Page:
As of Tuesday, May 19, 2015
Editor’s preface: Of our many holidays, Memorial Day is a standout for encouraging remembrance of those who died while serving in the U.S. armed forces. Much has been said as to the “why” of this commemoration, and one of our favorites comes from a 1997 Army speech given out from the 279th Base Support Battalion in Germany. Here follows a portion:
[For nearly 240] years our military has provided a bastion against our enemies. In that time, our world has changed and our armed forces have changed with it, but the valor, dignity, and courage of the men and women in uniform remain the same.
The founders of the United States understood that the military would be the rampart from which America would guard its freedom. George Washington once stated, “By keeping up in Peace a well-regulated and disciplined militia, we shall take the fairest and best method to preserve for a long time to come the happiness, dignity and Independence of our country.” The prophecy of those words has been fulfilled time and again.
The cost of that vision has been tremendous, for the periods of peace our country has enjoyed are few. The longest time of complete tranquility for our armed forces was the 23 years between World Wars One and Two. Since the Revolutionary War, more than 42 million men and women have served in America’s military. More than 600,000 of those dauntless, selfless warriors died in combat.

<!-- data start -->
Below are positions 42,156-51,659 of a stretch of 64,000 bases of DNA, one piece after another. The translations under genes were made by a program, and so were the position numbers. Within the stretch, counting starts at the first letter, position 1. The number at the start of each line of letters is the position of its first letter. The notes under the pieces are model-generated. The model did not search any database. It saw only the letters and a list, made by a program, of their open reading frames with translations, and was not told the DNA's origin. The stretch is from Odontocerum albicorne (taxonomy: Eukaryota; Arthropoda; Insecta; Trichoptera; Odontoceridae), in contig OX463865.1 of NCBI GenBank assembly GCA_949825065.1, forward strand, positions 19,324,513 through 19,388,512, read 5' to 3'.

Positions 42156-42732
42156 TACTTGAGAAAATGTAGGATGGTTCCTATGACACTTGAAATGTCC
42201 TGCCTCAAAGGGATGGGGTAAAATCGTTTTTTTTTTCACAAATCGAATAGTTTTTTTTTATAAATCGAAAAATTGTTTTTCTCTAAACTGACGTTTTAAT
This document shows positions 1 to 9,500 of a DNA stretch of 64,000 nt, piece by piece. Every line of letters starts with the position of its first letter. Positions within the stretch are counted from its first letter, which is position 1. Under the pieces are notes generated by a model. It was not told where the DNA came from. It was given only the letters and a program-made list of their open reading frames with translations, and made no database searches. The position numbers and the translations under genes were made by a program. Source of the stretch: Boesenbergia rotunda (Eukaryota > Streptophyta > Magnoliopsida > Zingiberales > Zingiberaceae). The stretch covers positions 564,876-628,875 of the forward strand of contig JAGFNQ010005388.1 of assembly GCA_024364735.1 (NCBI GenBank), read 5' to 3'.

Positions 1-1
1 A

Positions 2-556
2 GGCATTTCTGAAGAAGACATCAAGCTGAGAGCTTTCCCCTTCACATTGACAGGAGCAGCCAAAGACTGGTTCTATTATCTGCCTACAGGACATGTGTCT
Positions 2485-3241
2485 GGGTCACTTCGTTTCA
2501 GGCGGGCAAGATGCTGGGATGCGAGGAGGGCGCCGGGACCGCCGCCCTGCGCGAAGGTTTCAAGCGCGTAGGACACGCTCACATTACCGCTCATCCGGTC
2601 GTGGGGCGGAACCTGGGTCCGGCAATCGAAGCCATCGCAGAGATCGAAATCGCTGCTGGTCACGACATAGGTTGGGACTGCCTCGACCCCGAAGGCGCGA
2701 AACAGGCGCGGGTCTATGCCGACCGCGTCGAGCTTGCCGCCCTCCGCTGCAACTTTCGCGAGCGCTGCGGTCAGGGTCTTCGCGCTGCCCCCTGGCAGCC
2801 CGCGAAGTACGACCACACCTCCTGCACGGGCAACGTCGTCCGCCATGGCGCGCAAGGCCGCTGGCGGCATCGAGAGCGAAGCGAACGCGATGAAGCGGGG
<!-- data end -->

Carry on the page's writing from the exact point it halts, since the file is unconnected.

But why are we so seemingly willing to fight and, if need be, to die? The answer to that question is as simple — and yet as complex — as the soul of America itself. We fight because we believe. Not that war is good, but that sometimes it is necessary. Our soldiers fight and die not for the glory of war, but for the prize of freedom. The words of the philosopher John Stuart Mill say it best: “War is an ugly thing, but not the ugliest of things. The decayed and degraded state of moral and patriotic feeling which thinks nothing is worth war is much worse. A man who has nothing for which he is willing to fight; nothing he cares more about than his own personal safety; is a miserable creature who has no chance of being free….”
And, the heart of America is freedom, for ourselves and all nations willing to fight for it. Yes, the price is high, but freedom is a wealth no debt can encumber.
So, we choose to remember the past because the payment for forgetfulness is dear — sacrifice, service, duty … and many times, injury and death paid by gallant, heroic men and women. Only fools would elect to forget so expensive a lesson.